All Over You [EP]

Performers PINK GREASE

Mute | May 5, 2003 | Compact Disc

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Pink Grease: John Joseph Lynch (vocals, guitar, saxophone); Steven Santa Cruz (vocals, guitar); Rory Lewarne (vocals); Stuart Paulkner (bass, background vocals); Mark (drums); The Greasettes (background vocals).
ALL OVER YOU features six tracks of glam punk recorded with Jason Buckle in New York City. Includes "Nasty Show" and "Shake."
Pink Grease burns through six songs in 20 minutes on the mini-album All Over You, smearing them with the mix of sleazy Sheffield art-punk and electro that they introduced on their singles Working All Day and Soul Paco. Their songs have all the subtlety of their band name, but that's part of their appeal: "I wanna f*ckin' die for you/ I wanna die f*ckin' you," Rory Lewaine snarls on "The Nasty Show"; backed by brash brass, punkish guitars, and cheesy analog synths, the song is both decadent and tongue in cheek. This mix of sleaze, angst, and humor drives all of their songs, surrounded by a sense of gritty and yes, nasty atmosphere that the on-the-cheap production (courtesy of Jon Spencer Blues Explosion's Russell Simins) provides. "More Than Woman" -- a great, twisted love song to Aaliyah, of all people -- exemplifies the best of Pink Grease's music: it's kinky and kinetic, with just enough brooding to give it some substance. The slow-burning punk of the Stooges-like "The Beast" and "Lou Reed" pay homage to the heroic doses of American proto-punk that inspire Pink Grease's sound, along with Suicide, the Damned, and all the other usual suspects. Meanwhile, "Susie," a sloppy, doo wop-tinged tale of murderous jealousy, recalls the art school weirdness that inspired punk in the first place, and "Shake," a go-go/garage punk fusion, manages to be loud, rowdy, and silly without becoming totally jokey. Anyone sick of neon-packaged punk and new wave revivalists should still give All Over You a chance; its crazed intensity and witty songwriting reveal that Pink Grease is more good dirty fun than most of its contemporaries. ~ Heather Phares

Format: Compact Disc

Released Date: May 5, 2003

Genre: Garage Band

Style: Oldies

Number of Discs: 0

Label Name: Mute

UPC: 724358441727

Found in: Garage Band

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All Over You [EP]

All Over You [EP]

Performers PINK GREASE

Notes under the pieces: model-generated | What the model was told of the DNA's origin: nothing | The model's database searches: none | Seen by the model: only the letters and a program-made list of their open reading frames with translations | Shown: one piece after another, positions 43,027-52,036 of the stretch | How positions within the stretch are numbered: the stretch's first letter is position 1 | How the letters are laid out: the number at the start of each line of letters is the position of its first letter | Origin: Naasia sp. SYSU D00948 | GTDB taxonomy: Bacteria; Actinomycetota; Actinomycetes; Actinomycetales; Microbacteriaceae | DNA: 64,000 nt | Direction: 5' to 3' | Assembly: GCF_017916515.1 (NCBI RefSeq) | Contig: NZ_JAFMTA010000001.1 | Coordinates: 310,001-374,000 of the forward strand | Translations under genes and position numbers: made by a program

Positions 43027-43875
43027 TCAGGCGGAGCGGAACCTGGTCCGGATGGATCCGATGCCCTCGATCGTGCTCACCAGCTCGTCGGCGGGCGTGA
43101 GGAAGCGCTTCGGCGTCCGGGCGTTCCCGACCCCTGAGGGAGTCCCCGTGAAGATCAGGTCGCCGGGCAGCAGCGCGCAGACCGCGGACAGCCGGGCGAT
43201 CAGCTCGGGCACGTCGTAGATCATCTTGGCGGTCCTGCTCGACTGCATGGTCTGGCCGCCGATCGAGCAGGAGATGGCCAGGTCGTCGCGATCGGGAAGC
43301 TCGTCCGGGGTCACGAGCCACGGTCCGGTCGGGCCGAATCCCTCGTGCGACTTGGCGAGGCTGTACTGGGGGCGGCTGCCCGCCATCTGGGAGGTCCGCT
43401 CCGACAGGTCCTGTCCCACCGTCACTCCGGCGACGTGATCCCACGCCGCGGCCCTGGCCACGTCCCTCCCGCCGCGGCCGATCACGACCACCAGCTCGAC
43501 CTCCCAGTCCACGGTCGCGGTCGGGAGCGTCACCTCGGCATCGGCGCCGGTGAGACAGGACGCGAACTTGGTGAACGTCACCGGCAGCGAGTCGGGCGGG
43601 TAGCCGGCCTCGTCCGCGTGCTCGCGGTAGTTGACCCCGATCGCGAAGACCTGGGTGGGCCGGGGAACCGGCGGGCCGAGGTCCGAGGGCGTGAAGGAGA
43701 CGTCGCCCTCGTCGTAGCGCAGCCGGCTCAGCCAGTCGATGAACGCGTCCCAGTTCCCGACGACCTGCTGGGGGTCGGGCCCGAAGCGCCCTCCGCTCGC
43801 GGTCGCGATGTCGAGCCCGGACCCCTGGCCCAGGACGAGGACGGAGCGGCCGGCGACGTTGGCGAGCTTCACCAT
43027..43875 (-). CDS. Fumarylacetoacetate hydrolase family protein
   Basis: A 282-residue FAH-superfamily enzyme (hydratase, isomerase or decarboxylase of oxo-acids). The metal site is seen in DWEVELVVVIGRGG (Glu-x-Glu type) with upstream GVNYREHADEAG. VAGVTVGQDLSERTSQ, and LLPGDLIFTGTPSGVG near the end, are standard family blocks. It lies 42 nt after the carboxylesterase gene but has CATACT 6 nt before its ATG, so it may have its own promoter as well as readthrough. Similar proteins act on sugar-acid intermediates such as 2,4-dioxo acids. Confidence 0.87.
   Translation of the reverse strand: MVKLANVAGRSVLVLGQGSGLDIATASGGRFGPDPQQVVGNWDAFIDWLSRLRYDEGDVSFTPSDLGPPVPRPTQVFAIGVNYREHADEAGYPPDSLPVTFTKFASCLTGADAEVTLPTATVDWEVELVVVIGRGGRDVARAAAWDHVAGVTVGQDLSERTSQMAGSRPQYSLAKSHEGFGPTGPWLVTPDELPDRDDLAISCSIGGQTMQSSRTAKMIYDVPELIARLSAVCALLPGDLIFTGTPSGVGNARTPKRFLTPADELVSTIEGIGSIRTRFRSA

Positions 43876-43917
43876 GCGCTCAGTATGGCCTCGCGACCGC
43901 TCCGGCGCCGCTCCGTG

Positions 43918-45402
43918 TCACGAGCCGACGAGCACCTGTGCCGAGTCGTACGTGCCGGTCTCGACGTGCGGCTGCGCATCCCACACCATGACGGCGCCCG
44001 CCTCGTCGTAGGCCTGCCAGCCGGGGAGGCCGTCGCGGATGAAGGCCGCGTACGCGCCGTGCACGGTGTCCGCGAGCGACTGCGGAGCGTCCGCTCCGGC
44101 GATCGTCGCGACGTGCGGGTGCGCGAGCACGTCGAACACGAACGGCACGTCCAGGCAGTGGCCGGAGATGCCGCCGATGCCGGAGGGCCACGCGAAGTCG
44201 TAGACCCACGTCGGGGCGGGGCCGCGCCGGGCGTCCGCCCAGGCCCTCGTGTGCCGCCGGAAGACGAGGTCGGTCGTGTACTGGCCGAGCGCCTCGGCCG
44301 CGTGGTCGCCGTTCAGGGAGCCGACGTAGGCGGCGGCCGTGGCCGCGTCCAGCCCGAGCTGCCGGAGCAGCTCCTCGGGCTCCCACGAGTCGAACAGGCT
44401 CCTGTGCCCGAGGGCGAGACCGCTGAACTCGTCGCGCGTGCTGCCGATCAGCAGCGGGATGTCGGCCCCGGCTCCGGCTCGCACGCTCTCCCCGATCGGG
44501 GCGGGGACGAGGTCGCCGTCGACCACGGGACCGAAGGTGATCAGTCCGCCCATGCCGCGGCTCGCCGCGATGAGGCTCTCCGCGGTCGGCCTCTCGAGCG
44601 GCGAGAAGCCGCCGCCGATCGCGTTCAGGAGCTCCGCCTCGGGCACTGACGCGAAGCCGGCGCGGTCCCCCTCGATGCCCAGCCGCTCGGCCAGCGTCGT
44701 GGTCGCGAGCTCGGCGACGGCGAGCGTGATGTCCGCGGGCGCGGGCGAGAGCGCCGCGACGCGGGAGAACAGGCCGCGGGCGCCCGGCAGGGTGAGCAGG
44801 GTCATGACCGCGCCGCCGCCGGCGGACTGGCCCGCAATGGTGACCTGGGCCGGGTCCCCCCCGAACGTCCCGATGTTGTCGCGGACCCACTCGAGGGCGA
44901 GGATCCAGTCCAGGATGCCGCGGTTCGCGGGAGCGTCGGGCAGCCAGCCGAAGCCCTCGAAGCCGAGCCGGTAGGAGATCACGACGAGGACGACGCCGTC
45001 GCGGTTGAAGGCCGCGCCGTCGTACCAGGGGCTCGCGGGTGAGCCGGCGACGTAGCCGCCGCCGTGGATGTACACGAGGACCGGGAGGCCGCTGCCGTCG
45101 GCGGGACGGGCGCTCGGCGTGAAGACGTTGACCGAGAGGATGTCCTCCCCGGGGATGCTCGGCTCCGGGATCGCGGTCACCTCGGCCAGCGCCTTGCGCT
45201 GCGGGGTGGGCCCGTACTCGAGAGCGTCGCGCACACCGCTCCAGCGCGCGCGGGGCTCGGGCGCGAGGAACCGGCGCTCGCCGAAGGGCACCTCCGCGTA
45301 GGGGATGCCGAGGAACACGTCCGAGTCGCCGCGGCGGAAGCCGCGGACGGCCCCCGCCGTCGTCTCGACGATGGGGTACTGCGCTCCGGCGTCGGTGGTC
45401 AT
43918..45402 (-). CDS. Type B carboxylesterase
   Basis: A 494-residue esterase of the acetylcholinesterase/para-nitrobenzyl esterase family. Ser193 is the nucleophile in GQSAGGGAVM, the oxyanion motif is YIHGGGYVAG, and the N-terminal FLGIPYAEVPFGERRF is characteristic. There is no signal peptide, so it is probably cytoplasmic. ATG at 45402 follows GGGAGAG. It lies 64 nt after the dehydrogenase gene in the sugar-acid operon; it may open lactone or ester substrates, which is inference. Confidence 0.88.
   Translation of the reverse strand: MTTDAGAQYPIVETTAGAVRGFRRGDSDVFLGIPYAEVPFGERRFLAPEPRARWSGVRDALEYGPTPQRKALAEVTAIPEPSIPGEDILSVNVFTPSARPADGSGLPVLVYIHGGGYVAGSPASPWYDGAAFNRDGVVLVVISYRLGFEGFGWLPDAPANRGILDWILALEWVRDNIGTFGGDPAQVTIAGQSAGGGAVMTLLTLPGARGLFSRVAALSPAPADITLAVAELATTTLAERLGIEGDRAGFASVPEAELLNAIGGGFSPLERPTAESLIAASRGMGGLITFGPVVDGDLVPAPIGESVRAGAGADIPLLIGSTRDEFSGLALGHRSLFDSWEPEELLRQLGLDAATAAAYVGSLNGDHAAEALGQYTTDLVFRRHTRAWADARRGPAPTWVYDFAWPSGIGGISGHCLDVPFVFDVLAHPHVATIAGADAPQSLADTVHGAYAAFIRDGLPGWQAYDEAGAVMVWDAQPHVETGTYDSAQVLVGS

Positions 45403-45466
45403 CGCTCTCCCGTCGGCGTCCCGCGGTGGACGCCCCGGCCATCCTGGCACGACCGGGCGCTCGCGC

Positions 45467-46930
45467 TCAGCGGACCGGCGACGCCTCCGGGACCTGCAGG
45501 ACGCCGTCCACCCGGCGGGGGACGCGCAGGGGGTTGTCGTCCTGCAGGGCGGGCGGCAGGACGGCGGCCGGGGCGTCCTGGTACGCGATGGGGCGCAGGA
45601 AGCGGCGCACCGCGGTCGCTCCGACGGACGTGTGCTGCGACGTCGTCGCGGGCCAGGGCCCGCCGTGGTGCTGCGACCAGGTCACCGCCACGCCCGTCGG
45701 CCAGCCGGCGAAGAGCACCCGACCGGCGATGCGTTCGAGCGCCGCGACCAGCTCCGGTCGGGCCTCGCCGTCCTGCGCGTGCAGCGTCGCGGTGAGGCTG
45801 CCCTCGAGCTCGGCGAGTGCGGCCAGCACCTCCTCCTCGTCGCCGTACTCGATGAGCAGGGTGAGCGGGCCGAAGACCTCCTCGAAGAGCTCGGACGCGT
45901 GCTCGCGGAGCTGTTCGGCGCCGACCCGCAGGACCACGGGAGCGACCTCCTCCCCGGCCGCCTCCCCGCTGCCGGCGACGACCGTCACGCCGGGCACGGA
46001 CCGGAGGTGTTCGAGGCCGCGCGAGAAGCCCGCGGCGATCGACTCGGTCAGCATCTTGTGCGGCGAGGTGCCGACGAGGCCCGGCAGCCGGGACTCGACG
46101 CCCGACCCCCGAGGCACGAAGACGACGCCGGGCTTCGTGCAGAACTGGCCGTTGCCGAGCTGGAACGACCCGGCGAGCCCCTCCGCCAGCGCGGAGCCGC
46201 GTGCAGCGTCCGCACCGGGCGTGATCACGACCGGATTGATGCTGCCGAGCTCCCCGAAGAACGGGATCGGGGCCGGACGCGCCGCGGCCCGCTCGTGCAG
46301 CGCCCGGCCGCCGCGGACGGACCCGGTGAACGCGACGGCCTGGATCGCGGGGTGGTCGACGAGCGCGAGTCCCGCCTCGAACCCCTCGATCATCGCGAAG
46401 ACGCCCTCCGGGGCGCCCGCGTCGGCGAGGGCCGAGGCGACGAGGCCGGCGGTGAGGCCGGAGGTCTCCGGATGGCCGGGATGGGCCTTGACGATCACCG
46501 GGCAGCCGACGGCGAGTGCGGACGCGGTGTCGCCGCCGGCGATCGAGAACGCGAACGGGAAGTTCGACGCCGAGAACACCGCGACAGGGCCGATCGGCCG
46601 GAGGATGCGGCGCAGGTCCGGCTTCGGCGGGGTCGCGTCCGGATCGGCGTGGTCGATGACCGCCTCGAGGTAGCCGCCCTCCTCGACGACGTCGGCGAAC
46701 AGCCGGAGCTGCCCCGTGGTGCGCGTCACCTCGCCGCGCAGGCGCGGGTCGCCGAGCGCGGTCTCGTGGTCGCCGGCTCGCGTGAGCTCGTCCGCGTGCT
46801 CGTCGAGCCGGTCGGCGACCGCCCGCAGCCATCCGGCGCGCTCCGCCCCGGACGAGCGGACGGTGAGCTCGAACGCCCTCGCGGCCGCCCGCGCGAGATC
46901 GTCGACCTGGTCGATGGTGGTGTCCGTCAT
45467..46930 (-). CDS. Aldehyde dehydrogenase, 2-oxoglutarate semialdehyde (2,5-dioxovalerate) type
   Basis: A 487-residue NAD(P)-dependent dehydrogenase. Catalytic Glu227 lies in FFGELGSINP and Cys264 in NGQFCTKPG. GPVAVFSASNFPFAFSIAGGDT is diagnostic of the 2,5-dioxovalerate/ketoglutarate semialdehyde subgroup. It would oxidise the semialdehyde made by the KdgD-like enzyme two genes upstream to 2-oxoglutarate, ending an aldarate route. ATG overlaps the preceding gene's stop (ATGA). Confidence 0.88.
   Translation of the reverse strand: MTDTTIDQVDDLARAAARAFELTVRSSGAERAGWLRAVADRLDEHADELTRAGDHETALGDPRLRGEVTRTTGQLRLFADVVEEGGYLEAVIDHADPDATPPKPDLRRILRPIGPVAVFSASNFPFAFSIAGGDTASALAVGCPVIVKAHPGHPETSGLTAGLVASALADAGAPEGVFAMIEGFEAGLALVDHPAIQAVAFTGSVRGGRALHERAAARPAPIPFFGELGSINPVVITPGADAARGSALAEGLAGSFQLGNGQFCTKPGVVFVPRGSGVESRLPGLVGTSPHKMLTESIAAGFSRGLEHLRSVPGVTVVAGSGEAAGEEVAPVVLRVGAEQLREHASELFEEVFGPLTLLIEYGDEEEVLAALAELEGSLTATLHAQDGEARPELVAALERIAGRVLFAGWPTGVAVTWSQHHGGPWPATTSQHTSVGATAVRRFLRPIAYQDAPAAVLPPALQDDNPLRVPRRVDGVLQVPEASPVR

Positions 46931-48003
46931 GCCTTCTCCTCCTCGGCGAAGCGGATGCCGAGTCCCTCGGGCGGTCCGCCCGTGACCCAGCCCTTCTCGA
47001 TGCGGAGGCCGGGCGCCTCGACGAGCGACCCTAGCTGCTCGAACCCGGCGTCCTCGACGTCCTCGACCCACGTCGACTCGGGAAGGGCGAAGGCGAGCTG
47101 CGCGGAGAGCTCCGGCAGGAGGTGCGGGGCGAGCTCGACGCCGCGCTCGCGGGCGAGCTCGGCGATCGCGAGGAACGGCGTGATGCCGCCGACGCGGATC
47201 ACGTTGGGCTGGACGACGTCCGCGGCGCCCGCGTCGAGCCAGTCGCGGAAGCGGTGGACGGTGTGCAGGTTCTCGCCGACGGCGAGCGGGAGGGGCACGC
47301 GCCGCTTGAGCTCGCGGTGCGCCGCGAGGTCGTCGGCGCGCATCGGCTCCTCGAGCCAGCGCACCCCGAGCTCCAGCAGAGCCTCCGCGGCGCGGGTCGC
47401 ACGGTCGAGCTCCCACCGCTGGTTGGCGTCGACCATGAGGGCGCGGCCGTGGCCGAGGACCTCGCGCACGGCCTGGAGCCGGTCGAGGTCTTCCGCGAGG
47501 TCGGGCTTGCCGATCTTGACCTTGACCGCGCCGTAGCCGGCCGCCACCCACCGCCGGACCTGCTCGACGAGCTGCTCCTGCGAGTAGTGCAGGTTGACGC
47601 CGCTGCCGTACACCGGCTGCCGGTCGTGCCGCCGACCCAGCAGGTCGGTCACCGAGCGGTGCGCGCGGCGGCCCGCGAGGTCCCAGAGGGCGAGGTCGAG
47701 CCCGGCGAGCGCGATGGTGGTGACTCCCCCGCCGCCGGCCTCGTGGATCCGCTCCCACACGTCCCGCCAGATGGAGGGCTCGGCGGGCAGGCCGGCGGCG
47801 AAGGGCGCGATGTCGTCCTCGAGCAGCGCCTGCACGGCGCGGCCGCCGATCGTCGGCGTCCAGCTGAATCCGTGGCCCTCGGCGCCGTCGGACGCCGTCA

Format: Compact Disc

Released Date: May 5, 2003

Genre: Garage Band

Style: Oldies

Number of Discs: 0

Label Name: Mute

UPC: 724358441727


Title Track Time
1.Nasty Show --
2.More Than a Woman --
3.Beast --
4.Susie --
5.Shake --
6.Lou Reed --

Editorial Notes

Pink Grease: John Joseph Lynch (vocals, guitar, saxophone); Steven Santa Cruz (vocals, guitar); Rory Lewarne (vocals); Stuart Paulkner (bass, background vocals); Mark (drums); The Greasettes (background vocals).
ALL OVER YOU features six tracks of glam punk recorded with Jason Buckle in New York City. Includes "Nasty Show" and "Shake."
Pink Grease burns through six songs in 20 minutes on the mini-album All Over You, smearing them with the mix of sleazy Sheffield art-punk and electro that they introduced on their singles Working All Day and Soul Paco. Their songs have all the subtlety of their band name, but that's part of their appeal: "I wanna f*ckin' die for you/ I wanna die f*ckin' you," Rory Lewaine snarls on "The Nasty Show"; backed by brash brass, punkish guitars, and cheesy analog synths, the song is both decadent and tongue in cheek. This mix of sleaze, angst, and humor drives all of their songs, surrounded by a sense of gritty and yes, nasty atmosphere that the on-the-cheap production (courtesy of Jon Spencer Blues Explosion's Russell Simins) provides. "More Than Woman" -- a great, twisted love song to Aaliyah, of all people -- exemplifies the best of Pink Grease's music: it's kinky and kinetic, with just enough brooding to give it some substance. The slow-burning punk of the Stooges-like "The Beast" and "Lou Reed" pay homage to the heroic doses of American proto-punk that inspire Pink Grease's sound, along with Suicide, the Damned, and all the other usual suspects. Meanwhile, "Susie," a sloppy, doo wop-tinged tale of murderous jealousy, recalls the art school weirdness that inspired punk in the first place, and "Shake," a go-go/garage punk fusion, manages to be loud, rowdy, and silly without becoming totally jokey. Anyone sick of neon-packaged punk and new wave revivalists should still give All Over You a chance; its crazed intensity and witty songwriting reveal that Pink Grease is more good dirty fun than most of its contemporaries. ~ Heather Phares
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